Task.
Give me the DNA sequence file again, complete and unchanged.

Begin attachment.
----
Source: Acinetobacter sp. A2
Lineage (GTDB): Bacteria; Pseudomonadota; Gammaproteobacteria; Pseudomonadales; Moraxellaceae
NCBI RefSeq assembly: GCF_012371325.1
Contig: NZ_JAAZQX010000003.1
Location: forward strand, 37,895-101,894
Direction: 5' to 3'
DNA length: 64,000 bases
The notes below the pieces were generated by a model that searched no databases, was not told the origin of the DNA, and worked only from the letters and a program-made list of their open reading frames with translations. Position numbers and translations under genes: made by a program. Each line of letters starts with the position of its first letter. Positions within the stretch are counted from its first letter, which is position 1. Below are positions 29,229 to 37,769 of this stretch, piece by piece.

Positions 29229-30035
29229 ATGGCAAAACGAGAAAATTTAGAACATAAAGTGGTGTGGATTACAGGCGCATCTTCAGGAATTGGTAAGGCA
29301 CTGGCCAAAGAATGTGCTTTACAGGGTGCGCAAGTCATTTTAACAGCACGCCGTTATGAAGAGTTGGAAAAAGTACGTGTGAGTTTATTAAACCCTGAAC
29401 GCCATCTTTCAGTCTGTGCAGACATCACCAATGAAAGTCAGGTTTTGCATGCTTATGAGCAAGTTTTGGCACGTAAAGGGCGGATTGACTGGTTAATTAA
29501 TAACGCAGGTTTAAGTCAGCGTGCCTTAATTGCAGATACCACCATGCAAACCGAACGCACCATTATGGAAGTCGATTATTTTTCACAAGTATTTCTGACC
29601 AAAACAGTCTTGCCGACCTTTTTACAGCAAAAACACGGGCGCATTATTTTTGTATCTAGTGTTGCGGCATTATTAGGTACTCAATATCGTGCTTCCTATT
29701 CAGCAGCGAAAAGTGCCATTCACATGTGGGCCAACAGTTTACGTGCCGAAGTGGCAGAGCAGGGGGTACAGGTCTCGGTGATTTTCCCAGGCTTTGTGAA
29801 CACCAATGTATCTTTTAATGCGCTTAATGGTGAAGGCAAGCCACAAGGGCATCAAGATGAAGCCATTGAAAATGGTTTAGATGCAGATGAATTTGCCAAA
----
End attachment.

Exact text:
Source: Acinetobacter sp. A2
Lineage (GTDB): Bacteria; Pseudomonadota; Gammaproteobacteria; Pseudomonadales; Moraxellaceae
NCBI RefSeq assembly: GCF_012371325.1
Contig: NZ_JAAZQX010000003.1
Location: forward strand, 37,895-101,894
Direction: 5' to 3'
DNA length: 64,000 bases
The notes below the pieces were generated by a model that searched no databases, was not told the origin of the DNA, and worked only from the letters and a program-made list of their open reading frames with translations. Position numbers and translations under genes: made by a program. Each line of letters starts with the position of its first letter. Positions within the stretch are counted from its first letter, which is position 1. Below are positions 29,229 to 37,769 of this stretch, piece by piece.

Positions 29229-30035
29229 ATGGCAAAACGAGAAAATTTAGAACATAAAGTGGTGTGGATTACAGGCGCATCTTCAGGAATTGGTAAGGCA
29301 CTGGCCAAAGAATGTGCTTTACAGGGTGCGCAAGTCATTTTAACAGCACGCCGTTATGAAGAGTTGGAAAAAGTACGTGTGAGTTTATTAAACCCTGAAC
29401 GCCATCTTTCAGTCTGTGCAGACATCACCAATGAAAGTCAGGTTTTGCATGCTTATGAGCAAGTTTTGGCACGTAAAGGGCGGATTGACTGGTTAATTAA
29501 TAACGCAGGTTTAAGTCAGCGTGCCTTAATTGCAGATACCACCATGCAAACCGAACGCACCATTATGGAAGTCGATTATTTTTCACAAGTATTTCTGACC
29601 AAAACAGTCTTGCCGACCTTTTTACAGCAAAAACACGGGCGCATTATTTTTGTATCTAGTGTTGCGGCATTATTAGGTACTCAATATCGTGCTTCCTATT
29701 CAGCAGCGAAAAGTGCCATTCACATGTGGGCCAACAGTTTACGTGCCGAAGTGGCAGAGCAGGGGGTACAGGTCTCGGTGATTTTCCCAGGCTTTGTGAA
29801 CACCAATGTATCTTTTAATGCGCTTAATGGTGAAGGCAAGCCACAAGGGCATCAAGATGAAGCCATTGAAAATGGTTTAGATGCAGATGAATTTGCCAAA